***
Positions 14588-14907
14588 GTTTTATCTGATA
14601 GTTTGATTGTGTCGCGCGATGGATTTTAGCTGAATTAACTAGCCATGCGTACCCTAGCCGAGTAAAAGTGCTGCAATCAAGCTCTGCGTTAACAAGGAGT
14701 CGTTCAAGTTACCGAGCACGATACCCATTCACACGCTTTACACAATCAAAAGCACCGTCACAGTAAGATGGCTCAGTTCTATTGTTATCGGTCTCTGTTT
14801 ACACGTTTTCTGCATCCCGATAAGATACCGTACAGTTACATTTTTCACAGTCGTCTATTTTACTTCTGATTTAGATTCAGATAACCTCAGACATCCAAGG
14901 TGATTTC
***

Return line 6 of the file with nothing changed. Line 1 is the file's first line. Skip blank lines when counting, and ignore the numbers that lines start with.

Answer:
14901 TGATTTC